Blogs

PM to announce patients' NHS records can be shared with private firms

Wow - developments on opening access to healthcare records seem to be coming daily now! If significant amounts of anonymised patient records are indeed to be made available (assuming appropriate consent) there will be enormous interest in software components to access, search and combine the data for research and more widely...

http://www.bbc.co.uk/news/uk-16021240

Interesting developments re access to healthcare data, UHL IT plans & open source in the NHS

Thanks to project consultant Malcolm Newbury, our expert in open healthcare informatics, for heads up on following recent developments of direct relevance to BRISSkit:

Open access to GP data : http://www.ehi.co.uk/news/acute-care/7358/government-announces-new-open-data-plans

Leicester NHS £600m IT partner plans http://www.computerworlduk.com/news/public-sector/3319420/university-hospitals-of-leicester-seeks-600m-it-partner/

Bill Ayward of Moorfields video on why open source is perfect for the NHS: http://www.youtube.com/watch?v=rqu1VhXVWgM&feature=player_embedded

The JISC Managing Research Data community & biomedical and health sciences interest group

Today and yesterday I attended an excellent JISC Managing Research Data Programme #jiscmrd Launch event for phase 2 organised by the programme manager Simon Hodson (JISC): projects running from 6 to 18 months between 2011-13. I presented an overview of BRISSkit alongside the other 3 UMF funded projects and presentations from the JANET network brokerage and Eduserv, who will host the pilot cloud applications. The idea here was to inform the 27 new institutional projects across the UK of what is being developed in order that they may use, trial and make informed decisions about their own requirements.

On day 2 I showed how the BRISSkit project followed on from the development of institutionally hosted LAMP stack database solutions to support the JISC MRD Phase I Halogen project and of course the BRICCS project in the Leicester Cardiovascular Biomedical Research Unit.

Later an interested group formed a breakout session to look at key challenges for biomedical and health researchers in managing research data including

  • policy - examples of national policies & negotiations with NHS partners
  • risk - identification and management including associated costs and potential improvements to DMPonline
  • metadata and standards - systems being trialled such as ISO compliant DDI3 at UCL Institute of Child Health for questionnaire data; IHE OpenXDS in BRISSkit for clinical data ingest & use of SNOMED CT ontologies in BRISSkit and at Imperial
  • secure research data storage - UCL virtual environment & thin clients being of particular interest

Participants included representatives from UCL Institute of Child Health (Stelios Alexandrakis, Anthony Thomas); Leicester UMF BRISSkit project (Jonathan Tedds); Imperial School of Public Health (Michael Soljak); University of West of England (Amanda Conway, Jennifer Crossley); Hertfordshire (Bill Worthington), Newcastle (Lindsay Wood). Bill Worthington has just blogged in more detail about the session and we intend to provide further details and examples on the areas identified above, seeking input more widely in the programme and beyond. We are hoping to identify best practice and avoid reinventing wheels where possible. Please add comments to his blog or here and we will hopefully set up a wiki resource asap to support this.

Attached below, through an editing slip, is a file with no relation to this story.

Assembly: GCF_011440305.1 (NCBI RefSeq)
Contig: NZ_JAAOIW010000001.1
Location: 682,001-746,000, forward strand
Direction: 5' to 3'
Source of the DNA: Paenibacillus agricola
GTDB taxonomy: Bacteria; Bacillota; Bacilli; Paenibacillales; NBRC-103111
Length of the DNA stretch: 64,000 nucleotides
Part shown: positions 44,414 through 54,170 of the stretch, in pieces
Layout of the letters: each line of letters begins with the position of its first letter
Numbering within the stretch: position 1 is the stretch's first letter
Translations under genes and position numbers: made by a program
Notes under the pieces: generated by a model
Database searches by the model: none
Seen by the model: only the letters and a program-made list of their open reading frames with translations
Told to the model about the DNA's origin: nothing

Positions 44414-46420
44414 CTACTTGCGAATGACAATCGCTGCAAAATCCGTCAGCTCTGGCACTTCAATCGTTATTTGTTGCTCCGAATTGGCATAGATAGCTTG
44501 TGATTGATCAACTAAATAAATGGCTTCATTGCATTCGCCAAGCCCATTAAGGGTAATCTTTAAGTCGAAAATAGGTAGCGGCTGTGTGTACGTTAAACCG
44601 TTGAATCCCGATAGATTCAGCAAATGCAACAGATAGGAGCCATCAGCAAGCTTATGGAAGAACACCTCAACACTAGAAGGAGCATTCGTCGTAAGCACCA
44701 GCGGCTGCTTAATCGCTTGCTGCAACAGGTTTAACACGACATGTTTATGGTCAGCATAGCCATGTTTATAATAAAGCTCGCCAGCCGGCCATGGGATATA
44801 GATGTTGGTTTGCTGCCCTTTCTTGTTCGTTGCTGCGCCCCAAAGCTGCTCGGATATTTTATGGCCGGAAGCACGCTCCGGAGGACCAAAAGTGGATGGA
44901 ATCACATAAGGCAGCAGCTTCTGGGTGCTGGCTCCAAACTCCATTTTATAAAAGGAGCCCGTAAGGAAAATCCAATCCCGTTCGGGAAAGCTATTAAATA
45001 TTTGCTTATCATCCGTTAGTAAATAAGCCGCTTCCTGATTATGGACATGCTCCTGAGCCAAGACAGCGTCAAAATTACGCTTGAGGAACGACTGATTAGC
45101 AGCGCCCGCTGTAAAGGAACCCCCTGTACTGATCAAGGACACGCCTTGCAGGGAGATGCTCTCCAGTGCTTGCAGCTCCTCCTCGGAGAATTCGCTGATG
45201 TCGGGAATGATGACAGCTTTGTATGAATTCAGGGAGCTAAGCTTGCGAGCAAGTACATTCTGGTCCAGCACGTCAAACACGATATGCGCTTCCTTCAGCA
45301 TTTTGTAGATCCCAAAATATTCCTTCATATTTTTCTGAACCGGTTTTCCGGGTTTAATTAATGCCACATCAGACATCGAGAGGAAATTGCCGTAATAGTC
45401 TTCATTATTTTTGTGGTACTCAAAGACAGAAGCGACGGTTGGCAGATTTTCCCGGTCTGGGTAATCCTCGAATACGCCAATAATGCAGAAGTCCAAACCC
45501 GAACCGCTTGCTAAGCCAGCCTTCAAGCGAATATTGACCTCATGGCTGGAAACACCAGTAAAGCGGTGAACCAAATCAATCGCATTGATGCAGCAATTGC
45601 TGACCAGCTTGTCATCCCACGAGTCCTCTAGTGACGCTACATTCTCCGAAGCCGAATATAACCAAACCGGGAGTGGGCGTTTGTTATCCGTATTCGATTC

Great meeting and excellent venue at the National College, Nottingham with UMF quote of the meeting from James Wilson (Oxford): "ViDaaS is both SaaSy and Infrastructury" ! Thanks also due to fellow evidence gatherers Laura Molloy (Glasgow) & Meik Poschen (Manchester). We will be attempting to record key issues across this fast developing area throughout the Programme.

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Skunkworks @ EHI Live 2011

Over the last couple of days we (Jonathan, Nick and I) have been exhibiting BRISSkit at the E-Health Insider EHI Live 2011 event at the N.E.C. in Birmingham. It's an exhibition showcasing the latest I.T. developments in the health industry. A majority of the exhibitors were companies hoping to show off their latest products to I.T. managers, but there was a skunkworks section that fits what we do quite well. For those of you not in the know; skunkworks is a term widely used in business and engineering to describe a group that is tasked with working on advanced and innovative projects, unhampered by bureaucracy.

On our stand we had a poster giving an overview of the BRISSkit concept, and a couple of laptops showing more in depth information and demonstrations. Using these we explained BRISSkit to lots of interested people - both passers-by and folk that specifically came to find us. I think that we have made some good links with other Hospital/University groups as well as folk at various other levels.

As well as the stand we also had a couple of slots to give a talk about the project. Nick and Jonathan did these and had some very interesting questions.

All in all it's been a fun and informative, if rather exhausting, couple of days!

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